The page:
TQO: The number of sources you include in the book is impressive. You go all the way back to the Bible and up to contemporary writers. How did you gather all this information?
DS: I didn’t say, “Okay, I have this argument, and now I’m going to find a bunch of sources to prove it.” Rather, those are just the books I naturally read over the past thirty years. Every time I read something I love, I underline it, highlight it, or clip it. I was hired to teach fiction writing at the University of Washington twenty years ago. I felt like I was taking money under false pretenses, because my interest quickly migrated toward nonfiction. I wasn’t reading, writing, or teaching fiction anymore. So I developed a course packet — this big, blue binder of hundreds of quotations by myself and by other people that were my mantras. Year by year, I taught this course, and each year the course packet became more and more coherent. After a certain point it became unmoored from the course, and that began the book.
TQO: In the back of the book, there is a note that urges the reader to cut out the pages of citations that acknowledge the various voices in the book. Why did you not want the citations included?
DS: Now I’m happy that they’re there. But at the time, I argued for exclusion of the citations because the book is arguing for the excitement of work that bends genre. A wonderful way to embody that was for the reader not to be able to tell who was saying what, and I still hold to that. I have version of the book that I printed for myself at Kinko’s, and it has no citations. That’s my favorite version of the book. I lost the argument for exclusion because the publisher just said the wouldn’t be published without the citations. I could take my book and go home if I wanted, but they were not going to publish it that way. We worked out a relatively happy compromise, in which the citations are minimal in the back and there is a disclaimer that instructs the reader not to read them. At the time I was quite upset about it, but oddly, it’s the one thing that has generated the most discussion. There is hardly a review of the book that doesn’t talk about my ambivalence about including the citations.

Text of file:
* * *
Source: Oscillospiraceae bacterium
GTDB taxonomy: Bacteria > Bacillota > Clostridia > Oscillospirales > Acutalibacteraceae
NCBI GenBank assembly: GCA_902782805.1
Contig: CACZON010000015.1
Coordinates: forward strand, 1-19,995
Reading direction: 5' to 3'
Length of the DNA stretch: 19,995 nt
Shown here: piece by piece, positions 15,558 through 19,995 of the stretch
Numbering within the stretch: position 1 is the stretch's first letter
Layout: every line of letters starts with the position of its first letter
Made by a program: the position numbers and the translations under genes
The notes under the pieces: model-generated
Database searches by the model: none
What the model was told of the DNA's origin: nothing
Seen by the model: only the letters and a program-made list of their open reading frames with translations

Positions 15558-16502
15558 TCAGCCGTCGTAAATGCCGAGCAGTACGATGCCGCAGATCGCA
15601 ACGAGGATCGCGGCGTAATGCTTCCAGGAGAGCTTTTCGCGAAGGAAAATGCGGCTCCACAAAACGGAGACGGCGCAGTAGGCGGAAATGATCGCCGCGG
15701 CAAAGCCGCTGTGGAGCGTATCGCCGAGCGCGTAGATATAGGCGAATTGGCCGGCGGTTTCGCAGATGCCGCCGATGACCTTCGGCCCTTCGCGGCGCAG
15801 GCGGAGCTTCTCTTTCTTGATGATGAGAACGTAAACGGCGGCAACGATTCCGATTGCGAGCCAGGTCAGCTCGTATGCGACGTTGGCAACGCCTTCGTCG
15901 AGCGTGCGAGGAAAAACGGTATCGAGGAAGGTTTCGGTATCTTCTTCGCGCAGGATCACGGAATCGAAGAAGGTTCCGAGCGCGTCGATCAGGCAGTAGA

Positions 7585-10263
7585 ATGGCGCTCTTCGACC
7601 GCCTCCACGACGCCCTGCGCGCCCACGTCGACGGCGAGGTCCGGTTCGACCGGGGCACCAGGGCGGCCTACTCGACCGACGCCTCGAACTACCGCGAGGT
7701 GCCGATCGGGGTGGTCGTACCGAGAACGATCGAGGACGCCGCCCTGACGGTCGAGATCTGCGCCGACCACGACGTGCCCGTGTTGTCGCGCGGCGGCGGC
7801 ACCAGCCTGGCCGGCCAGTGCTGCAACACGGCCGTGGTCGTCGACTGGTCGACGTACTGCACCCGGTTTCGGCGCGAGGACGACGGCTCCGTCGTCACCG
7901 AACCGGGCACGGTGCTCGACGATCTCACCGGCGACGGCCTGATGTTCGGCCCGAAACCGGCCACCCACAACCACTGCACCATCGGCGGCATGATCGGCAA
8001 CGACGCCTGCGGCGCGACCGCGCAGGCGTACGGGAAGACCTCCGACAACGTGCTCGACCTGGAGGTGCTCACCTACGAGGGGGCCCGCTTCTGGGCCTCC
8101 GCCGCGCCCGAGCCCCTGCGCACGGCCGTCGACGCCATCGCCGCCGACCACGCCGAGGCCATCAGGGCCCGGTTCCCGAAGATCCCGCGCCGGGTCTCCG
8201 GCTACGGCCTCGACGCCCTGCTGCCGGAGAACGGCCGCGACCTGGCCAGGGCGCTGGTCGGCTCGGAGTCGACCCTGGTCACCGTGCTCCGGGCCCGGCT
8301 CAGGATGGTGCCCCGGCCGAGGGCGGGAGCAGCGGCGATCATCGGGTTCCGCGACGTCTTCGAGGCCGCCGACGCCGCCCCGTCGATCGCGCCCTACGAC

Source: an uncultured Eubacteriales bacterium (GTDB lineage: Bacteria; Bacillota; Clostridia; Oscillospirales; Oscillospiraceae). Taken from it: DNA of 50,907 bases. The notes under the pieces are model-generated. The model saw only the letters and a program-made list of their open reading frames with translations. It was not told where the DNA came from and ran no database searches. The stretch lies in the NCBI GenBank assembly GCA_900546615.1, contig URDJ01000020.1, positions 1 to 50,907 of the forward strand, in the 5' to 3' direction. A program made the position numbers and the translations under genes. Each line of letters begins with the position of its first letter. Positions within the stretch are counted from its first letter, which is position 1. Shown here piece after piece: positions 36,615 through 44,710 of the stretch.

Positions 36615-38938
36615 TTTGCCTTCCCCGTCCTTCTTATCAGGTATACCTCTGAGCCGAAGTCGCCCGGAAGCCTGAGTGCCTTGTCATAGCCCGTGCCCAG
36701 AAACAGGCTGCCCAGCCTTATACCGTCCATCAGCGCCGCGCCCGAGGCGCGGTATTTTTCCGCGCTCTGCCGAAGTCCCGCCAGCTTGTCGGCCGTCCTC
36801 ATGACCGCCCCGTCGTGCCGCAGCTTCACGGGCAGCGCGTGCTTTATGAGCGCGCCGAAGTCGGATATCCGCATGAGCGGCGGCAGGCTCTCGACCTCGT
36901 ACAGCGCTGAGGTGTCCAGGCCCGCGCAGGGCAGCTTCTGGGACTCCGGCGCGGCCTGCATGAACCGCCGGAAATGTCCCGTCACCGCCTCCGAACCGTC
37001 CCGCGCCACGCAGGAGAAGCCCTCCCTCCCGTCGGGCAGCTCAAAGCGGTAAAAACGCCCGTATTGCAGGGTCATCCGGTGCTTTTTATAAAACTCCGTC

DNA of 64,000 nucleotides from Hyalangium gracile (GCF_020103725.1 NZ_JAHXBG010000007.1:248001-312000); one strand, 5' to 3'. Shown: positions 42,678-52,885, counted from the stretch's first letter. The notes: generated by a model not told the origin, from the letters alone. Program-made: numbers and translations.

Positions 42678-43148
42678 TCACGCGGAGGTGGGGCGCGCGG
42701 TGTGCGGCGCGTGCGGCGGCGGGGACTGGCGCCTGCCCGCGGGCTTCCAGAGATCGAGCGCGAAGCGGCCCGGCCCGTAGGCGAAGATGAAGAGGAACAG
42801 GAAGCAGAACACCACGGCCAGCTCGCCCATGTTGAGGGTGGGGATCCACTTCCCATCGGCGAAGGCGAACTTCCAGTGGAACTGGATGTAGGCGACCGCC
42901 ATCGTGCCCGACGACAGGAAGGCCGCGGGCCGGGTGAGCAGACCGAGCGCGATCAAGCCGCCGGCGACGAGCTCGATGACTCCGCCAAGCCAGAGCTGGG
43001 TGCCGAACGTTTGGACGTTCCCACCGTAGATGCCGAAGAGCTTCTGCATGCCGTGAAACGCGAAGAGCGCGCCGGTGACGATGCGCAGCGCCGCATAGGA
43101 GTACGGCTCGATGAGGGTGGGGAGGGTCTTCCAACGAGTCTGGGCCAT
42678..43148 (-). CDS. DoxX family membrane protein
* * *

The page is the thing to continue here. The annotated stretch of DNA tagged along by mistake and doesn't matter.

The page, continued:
TQO: What does the future of writing look like to you?
DS: Reality Hunger is a manifesto for the obliteration of distinctions between genres, overturning the laws of appropriation, and a call for artists to create new forms for the twenty-first century. I support moving forward. In music, we don’t endlessly recompose Beethoven’s First Symphony. Contemporary artists don’t paint portraits of sixteenth-century royalty. Visual art and music have been moving forward for at least a century. I want writing to catch up. I hope Reality Hunger is a prediction of where things might head. Three of my favorite recent works are The Clock, artist Christian Marclay’s twenty-four-hour video; musician James Blake’s self-titled album; and the visual art of Glenn Ligon. All three of their works are composed almost exclusively of remixed materials from other people. We have access to immense amounts of material on the Web. We’re surrounded by digital culture, so I do think literature is going to move forward. We can’t endlessly rewrite the nineteenth-century novel. Also, I think that publishers will vanish. Writers, like musicians, will post their work on the Web and will eliminate the “middleman”—agents, editors, and publishers.
TQO: What advice do you have for new writers?
DS: Don’t be afraid of how you actually think, and write how you actually think. If you have a chance to be an interesting writer, then you will try to find a form that releases your best intelligence. Don’t just add more driftwood to this already established pile of wood. You can write another memoir, and of course your memoir will have its own stamp because yours will be set in Omaha instead of Lincoln. You’ll have your own story to tell. But it’s really just one more relatively formulaic work that’s not advancing the art. If you have a chance to produce interesting work, it will be the direct result of your willingness to face the unusual nature of your own intelligence. Find a form that embodies that.